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Mike here again. This is the first of a two part series that originally published on the Group Policy Team blog - updated for Windows Server 2008.
I wanted to bring to your attention some new policy settings for Windows Server 2008 and Windows Vista. The Windows Logon Options policy settings are located under both the Computer and User Configurations\Policies\Administrative Templates\Windows Components\Windows Logon Options. This policy category has six policy settings, equally divided between user and computer configurations. These policy settings apply to computers running and users logging onto Windows Server 2008 and Windows Vista. Earlier versions of Windows will ignore most of these policy settings.
NOTE: Read the explain text of each policy setting before you combine these policy settings with earlier policy setting in a single Group Policy object.
Figure 1- Windows Logon Options policy settings
I’ll start with highlighting two of the three policy settings under the Computer Configuration. The first of these is the Display information about earlier logons during user logon. When enabled, Windows displays a message after the user logs on. The message contains the date and time of the last successful logon; the date and time of the last unsuccessful logon; and the number of unsuccessful logons since the last successful logons by that user. The user must then acknowledge the message before Windows presents the user desktop.
Figure 2- Display Information about earlier logon result
I know, this sounds like one of those annoying logon prompts that users click through—perhaps. However, I see this as another step in securing Windows on the workstation and the network. Most users know when they logged on last. Additionally, they know when they have typed their password wrong multiple times. Enabling this policy provides this information to users at each logon. Users can then evaluate this information with their own logon patterns to determine if there has been an attempt to compromise their account. And, you can use this policy setting to assist with troubleshooting account lockout issues. It's certainly useful for servers, where only administrators should have ever been logging on through the console or Terminal sessions.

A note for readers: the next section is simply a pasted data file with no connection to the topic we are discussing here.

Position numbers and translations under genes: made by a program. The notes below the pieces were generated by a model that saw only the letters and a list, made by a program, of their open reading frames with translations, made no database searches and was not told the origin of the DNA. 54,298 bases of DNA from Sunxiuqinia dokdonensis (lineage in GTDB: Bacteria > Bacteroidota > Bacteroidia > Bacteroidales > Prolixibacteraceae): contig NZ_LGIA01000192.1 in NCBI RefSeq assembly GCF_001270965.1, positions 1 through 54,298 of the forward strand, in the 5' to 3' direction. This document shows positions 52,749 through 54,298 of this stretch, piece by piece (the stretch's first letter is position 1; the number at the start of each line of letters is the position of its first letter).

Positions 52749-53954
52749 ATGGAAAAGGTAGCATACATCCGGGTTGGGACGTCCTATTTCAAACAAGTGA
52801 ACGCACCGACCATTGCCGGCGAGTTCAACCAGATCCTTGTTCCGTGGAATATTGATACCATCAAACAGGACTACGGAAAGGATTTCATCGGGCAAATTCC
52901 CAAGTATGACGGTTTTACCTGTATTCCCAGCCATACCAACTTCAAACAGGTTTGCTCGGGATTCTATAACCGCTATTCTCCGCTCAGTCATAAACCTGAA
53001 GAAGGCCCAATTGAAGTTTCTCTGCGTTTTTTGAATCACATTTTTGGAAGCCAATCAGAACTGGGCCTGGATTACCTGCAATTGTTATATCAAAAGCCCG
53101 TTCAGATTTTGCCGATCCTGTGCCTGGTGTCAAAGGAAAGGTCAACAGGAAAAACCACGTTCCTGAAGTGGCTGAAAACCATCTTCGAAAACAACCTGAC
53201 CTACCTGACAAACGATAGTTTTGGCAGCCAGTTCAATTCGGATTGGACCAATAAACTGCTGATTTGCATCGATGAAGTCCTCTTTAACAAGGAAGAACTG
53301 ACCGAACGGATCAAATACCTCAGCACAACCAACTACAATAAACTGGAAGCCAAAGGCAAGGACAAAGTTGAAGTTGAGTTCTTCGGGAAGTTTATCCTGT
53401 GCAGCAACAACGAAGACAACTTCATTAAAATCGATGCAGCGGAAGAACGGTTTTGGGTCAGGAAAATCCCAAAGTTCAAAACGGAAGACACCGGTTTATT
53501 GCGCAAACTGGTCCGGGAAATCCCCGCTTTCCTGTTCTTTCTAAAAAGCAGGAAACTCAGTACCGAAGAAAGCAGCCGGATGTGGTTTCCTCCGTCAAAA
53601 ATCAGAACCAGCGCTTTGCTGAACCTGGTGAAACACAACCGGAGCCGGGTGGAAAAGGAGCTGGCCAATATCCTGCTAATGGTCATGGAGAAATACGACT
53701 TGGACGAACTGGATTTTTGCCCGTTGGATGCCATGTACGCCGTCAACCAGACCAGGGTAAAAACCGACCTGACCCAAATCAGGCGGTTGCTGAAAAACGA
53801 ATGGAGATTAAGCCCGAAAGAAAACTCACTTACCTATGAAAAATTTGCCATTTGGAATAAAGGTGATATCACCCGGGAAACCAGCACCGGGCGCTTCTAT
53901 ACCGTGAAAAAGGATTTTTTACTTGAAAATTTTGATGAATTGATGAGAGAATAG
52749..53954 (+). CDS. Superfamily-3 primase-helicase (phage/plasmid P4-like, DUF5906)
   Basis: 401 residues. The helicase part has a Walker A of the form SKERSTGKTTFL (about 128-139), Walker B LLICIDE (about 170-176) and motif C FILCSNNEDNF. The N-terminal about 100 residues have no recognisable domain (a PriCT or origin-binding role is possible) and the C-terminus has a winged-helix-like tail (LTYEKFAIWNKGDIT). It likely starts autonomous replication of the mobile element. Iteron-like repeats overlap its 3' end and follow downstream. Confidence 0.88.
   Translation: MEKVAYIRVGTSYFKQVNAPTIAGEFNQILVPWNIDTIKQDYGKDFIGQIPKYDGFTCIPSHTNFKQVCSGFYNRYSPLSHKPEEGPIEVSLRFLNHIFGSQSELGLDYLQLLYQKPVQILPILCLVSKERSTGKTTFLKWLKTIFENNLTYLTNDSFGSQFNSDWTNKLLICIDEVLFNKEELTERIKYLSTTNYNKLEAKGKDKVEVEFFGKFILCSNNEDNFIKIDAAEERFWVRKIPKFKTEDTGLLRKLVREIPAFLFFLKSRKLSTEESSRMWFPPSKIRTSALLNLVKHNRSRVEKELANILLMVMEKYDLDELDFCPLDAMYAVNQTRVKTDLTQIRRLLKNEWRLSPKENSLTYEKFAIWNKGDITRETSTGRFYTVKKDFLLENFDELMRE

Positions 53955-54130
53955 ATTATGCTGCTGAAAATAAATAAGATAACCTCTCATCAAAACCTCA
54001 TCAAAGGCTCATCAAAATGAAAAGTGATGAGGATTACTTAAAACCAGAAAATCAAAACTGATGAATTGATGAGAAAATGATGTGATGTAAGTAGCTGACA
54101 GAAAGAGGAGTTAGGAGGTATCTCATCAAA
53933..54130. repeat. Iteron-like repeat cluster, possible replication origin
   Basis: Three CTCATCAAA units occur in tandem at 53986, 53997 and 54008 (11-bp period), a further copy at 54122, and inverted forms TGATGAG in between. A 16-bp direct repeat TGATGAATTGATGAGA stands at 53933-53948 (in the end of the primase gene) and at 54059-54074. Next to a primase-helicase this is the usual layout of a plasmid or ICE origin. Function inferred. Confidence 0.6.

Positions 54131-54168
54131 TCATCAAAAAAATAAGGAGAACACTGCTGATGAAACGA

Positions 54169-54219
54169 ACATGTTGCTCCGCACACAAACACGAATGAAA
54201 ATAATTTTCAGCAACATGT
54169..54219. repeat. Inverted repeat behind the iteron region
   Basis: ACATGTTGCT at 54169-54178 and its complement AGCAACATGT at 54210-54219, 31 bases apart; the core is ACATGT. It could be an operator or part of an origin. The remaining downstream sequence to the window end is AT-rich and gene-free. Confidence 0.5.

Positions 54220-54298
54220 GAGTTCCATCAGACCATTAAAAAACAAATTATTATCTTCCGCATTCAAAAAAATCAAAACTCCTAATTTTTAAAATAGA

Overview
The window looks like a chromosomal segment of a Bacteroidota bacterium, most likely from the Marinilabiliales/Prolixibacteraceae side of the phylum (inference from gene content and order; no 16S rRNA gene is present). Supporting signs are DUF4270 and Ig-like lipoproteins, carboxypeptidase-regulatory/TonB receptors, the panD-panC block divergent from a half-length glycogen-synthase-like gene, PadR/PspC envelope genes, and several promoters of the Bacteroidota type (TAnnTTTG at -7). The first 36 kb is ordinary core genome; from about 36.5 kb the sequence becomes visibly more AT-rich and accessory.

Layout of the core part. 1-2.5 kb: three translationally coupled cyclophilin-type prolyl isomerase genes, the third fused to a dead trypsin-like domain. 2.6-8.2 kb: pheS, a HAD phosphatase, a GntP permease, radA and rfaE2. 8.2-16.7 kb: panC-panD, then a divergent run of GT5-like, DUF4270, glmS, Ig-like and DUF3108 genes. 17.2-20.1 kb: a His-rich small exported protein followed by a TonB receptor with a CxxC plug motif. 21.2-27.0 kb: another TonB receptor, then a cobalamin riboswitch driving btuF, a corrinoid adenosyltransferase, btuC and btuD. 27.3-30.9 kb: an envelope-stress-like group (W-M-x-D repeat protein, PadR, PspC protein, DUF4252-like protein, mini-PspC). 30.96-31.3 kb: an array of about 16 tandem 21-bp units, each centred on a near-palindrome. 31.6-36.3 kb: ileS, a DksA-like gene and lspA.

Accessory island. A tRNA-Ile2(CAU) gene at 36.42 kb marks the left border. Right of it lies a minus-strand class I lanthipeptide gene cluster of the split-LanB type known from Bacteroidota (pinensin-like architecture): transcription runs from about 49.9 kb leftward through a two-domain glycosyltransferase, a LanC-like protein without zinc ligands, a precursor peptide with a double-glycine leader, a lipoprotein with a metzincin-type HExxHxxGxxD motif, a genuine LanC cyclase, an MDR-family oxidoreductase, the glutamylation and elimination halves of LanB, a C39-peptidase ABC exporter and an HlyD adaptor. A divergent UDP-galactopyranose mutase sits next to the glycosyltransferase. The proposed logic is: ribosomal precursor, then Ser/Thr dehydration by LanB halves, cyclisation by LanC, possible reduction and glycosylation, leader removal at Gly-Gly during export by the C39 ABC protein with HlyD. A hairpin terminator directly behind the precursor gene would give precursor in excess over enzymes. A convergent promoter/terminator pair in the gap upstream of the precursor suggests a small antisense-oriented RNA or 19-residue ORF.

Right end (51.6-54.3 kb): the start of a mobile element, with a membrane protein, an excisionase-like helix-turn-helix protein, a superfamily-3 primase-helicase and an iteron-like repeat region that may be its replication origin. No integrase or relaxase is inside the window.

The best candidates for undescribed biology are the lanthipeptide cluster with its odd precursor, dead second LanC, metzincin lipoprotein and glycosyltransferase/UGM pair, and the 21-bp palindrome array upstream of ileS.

NOTE: This policy setting requires the logging on user account to be a user account from a Windows Server 2008 functional domain. Users logging on with user accounts stored in domains functioning at Windows Server 2003, Windows 2000 native, or mixed mode encounter an error message stating Windows could not locate the account information and prevents the user from logging on to the domain.
The other valuable policy setting in this category is the Report when logon server was not available during user logon. Windows displays a notification to the user explaining they have logged on using cached credentials because the logon server was not available. Enabling this policy could expedite the reporting of logon problems. And, as with the other policy, serves as an excellent way to further troubleshoot logon problems.
Figure 3- Results from Report when logon server not available
Stay on the look out for some of the new policy settings in Windows Vista and 2008. Sometimes, enabling a policy ahead of time can help you troubleshoot later.
This is what I wrote about this feature